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The UK is to pledge £212 million to help a million girls living developing Commonwealth nations go to school for longer

Prime Minister Theresa May during a Bilateral meeting with the Prime Minister of Jamaica Andrew Holness, at 10 Downing Street, on the second day of this year's Commonwealth Heads of Government Meeting in London. PRESS ASSOCIATION Photo. Picture date: Tuesday April 17, 2018. See PA story POLITICS Commonwealth. Photo credit should read: Peter Summers/PA Wire

The Prime Minister Theresa May will pledge cash with the aim of helping children spend 12 years in school when she gives a speech at the Commonwealth Heads of Government Meeting (CHOGM) in London on Tuesday.

In front of an audience expected to include Microsoft founder, philanthropist and anti-malaria campaigner Bill Gates, she is also expected to urge leaders from the bloc's 53 nations to work to halve the number of those afflicted by 2023.

Mrs May is due to say that the 12-year figure agreed by experts as the length of time children should be schooled to reach their full potential should be the "the goal for all our members".

She will say: "Across the Commonwealth, tens of millions of young people - usually but not always girls - are denied the education that would allow them to get on in life.

"All too often young people receive only the most basic education before being forced out of school through discrimination, poverty or simply the expectations of society."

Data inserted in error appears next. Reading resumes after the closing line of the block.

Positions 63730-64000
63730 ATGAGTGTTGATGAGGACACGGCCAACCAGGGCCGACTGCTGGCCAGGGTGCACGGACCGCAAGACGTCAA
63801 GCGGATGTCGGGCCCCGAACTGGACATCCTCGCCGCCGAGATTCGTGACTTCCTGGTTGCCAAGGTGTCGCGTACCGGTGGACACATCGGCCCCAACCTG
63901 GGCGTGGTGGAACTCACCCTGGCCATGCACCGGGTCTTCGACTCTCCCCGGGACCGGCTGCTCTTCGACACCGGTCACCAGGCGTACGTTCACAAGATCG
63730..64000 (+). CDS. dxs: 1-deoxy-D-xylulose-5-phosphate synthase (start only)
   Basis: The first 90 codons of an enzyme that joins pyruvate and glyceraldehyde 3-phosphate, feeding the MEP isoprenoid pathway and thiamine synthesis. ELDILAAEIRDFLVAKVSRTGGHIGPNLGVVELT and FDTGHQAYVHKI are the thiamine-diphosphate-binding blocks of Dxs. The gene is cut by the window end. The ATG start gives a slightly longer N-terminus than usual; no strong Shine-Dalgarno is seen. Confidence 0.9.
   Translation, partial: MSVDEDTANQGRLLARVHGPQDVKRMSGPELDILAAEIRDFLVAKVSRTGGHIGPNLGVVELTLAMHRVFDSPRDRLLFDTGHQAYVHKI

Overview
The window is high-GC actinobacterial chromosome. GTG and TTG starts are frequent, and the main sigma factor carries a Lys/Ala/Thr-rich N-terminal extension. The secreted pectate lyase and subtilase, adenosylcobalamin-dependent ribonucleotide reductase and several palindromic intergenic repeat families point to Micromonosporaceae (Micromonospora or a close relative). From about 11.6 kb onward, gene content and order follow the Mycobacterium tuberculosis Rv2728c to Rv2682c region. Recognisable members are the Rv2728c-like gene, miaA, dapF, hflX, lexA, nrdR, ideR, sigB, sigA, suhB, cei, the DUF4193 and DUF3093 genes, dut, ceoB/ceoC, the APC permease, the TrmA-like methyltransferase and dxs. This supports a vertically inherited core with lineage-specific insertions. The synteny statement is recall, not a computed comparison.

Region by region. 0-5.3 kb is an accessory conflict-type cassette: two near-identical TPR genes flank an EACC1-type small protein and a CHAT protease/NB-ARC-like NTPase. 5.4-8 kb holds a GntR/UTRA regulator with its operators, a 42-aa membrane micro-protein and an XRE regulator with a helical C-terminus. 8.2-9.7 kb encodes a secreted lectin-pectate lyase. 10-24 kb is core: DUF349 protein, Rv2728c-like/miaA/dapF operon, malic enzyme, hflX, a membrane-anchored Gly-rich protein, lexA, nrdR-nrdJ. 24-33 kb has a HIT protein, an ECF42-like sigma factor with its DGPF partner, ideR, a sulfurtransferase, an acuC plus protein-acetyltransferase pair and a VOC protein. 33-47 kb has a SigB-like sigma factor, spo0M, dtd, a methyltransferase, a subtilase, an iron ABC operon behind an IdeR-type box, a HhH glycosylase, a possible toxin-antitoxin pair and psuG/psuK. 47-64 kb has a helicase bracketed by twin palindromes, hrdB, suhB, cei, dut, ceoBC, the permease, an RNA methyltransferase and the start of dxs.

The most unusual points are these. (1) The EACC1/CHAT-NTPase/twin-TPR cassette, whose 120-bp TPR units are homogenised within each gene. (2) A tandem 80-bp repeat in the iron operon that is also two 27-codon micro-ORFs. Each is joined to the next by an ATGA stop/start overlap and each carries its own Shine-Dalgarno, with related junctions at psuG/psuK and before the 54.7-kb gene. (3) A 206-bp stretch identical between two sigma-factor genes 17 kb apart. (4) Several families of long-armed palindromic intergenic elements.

A Downing Street spokeswoman said the money would "see nearly one million more girls in developing Commonwealth countries being able to go to school".

On Monday Mrs May highlighted the importance of getting women into work, and cited estimates that global GDP could be increased by up to 28 trillion US dollars (£20 trillion) if women played the same role as men in the labour market.

CHOGM occurs every two years to discuss shared interests and challenges.

Mrs May is also due to set her sights on malaria, one of the world's deadliest diseases.

She will say: "The UK remains committed to its five-year pledge, made in 2016, to spend half a billion pounds a year tackling malaria.

"This year, that figure includes £100 million that will be match-funded by partners in the private sector.

"I know other Commonwealth nations are also among the biggest funders of this global effort.

"Malaria devastates lives worldwide but it has a particular impact on the Commonwealth. And we, as a Commonwealth, have a particular duty to tackle it."

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